Clouser's definition is neither too broad nor too narrow, is applicable to every known religious tradition, and is logically forceful. Still, I don't suspect materialists to bend to its logic and admit that they too have a religious belief. When pressed on this point many materialists tend to resort to special pleading or wrangling over the semantics of using the term “religious.” But as Clouser says, “If you insist that whatever you believe to be divine isn't religious for you, you'll have to admit that for those of us who hold such a belief and admit its religious character, your belief is going to appear to be religious for reasons that are far from arbitrary.” In other words, call the belief what you want—it certainly looks and functions like a religious belief.
He divides up transcendental beliefs into "supernatural entities" and "impersonal powers", both of which have "moral purpose". This is an excellent and succinct scheme. In his discussion he points out that you cannot refer only to supernatural entities as this doesn't suit some non-Western religions. And it is a wise move to add that transcendental order(s) have a moral purpose: it is very hard indeed to find exception to this in the world of religion. However, exceptions there are: deism has as its head a theistic figure that is uninvolved with our lives, and which does not make moral judgements of us. The intentions of the deist 's god are unknown. Therefore, their religion does not include a " moral purpose " in its transcendental belief. A complication is that many deists are not a member of any religion, although, the term has become well-known enough that some do consider deism in general to be its own religion (albeit one with just one defined belief). If you want to include deism in a general description of religion, you can't stipulate that religion should have a moral order. In my long definition , the second paragraph does mention (for reasons of common-sense) that religions "often include... codes of morality... given a mandate from a supernaturally great being; a supernatural force or from the will of the Universe itself", which does manage to cover both theistic and non-theistic religions , but also admits that not all religions necessarily conform to the requirement of a moral order. Defining religion is not an easy task!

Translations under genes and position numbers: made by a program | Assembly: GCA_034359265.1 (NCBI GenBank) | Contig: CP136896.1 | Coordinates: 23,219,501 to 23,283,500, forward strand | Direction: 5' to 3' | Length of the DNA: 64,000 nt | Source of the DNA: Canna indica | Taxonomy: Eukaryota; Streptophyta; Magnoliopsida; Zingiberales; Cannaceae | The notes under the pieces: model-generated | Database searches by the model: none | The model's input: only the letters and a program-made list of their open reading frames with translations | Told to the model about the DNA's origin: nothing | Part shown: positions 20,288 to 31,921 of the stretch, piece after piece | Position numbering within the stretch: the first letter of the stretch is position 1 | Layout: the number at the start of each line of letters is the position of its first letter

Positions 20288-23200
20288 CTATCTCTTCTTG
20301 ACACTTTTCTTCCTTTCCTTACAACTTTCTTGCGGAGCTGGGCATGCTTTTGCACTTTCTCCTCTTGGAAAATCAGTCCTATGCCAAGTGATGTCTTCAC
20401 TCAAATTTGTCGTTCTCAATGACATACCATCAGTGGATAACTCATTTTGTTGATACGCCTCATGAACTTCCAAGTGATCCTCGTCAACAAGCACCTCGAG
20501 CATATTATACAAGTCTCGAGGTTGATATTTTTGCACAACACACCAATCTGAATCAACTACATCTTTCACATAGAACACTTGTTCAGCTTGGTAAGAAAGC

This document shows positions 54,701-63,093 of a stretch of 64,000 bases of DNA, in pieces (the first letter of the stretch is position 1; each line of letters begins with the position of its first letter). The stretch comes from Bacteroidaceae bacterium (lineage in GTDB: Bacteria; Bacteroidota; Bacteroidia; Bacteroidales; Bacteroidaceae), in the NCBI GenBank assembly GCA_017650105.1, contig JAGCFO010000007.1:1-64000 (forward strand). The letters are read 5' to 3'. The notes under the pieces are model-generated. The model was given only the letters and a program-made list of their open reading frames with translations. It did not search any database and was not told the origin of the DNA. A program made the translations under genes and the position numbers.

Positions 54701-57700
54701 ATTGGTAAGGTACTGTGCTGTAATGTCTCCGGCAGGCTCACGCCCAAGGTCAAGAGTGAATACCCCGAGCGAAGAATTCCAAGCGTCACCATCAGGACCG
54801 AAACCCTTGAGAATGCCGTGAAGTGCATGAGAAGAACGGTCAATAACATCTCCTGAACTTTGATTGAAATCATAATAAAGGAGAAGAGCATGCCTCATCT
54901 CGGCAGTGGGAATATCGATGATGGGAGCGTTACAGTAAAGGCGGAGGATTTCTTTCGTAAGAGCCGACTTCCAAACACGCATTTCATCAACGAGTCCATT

Linking past to present, I see this everyday as a grad student working in the field of medieval literature. There are certain poets, for example, who were wildly popular (by the standards of the time anyway) in their own day, but whose work now meets a more-or-less universal “meh.” Part of this has to do with changing conceptions of poetry, but part of it is merely that the implied audience was different for the earlier writer. John Lydgate serves as a good example. He was a Benedictine monk who likely knew Chaucer. In the 15 th century, he became fairly famous, working for some of the most important patrons of the day and producing a massive output of some 145,000+ lines of poetry. His popularity endured for some time, with many seeing him as second only to Chaucer in the canon of early English literature. Eventually his fame tapered off; he never got it back. Why? Because, unlike Chaucer, who characteristically developed a deeply ironic sense, worked in a variety of forms, obsessively thought in terms of narrative, and who (in some important ways) broke with medieval poetic sense, Lydgate is the archetypal medieval writer who loves amplificatio , occupatio , and the like. His poems are long, sometimes with dozens of lines making the same point over and over again in different words as a means of celebrating or amplifying that idea’s importance. A brief example :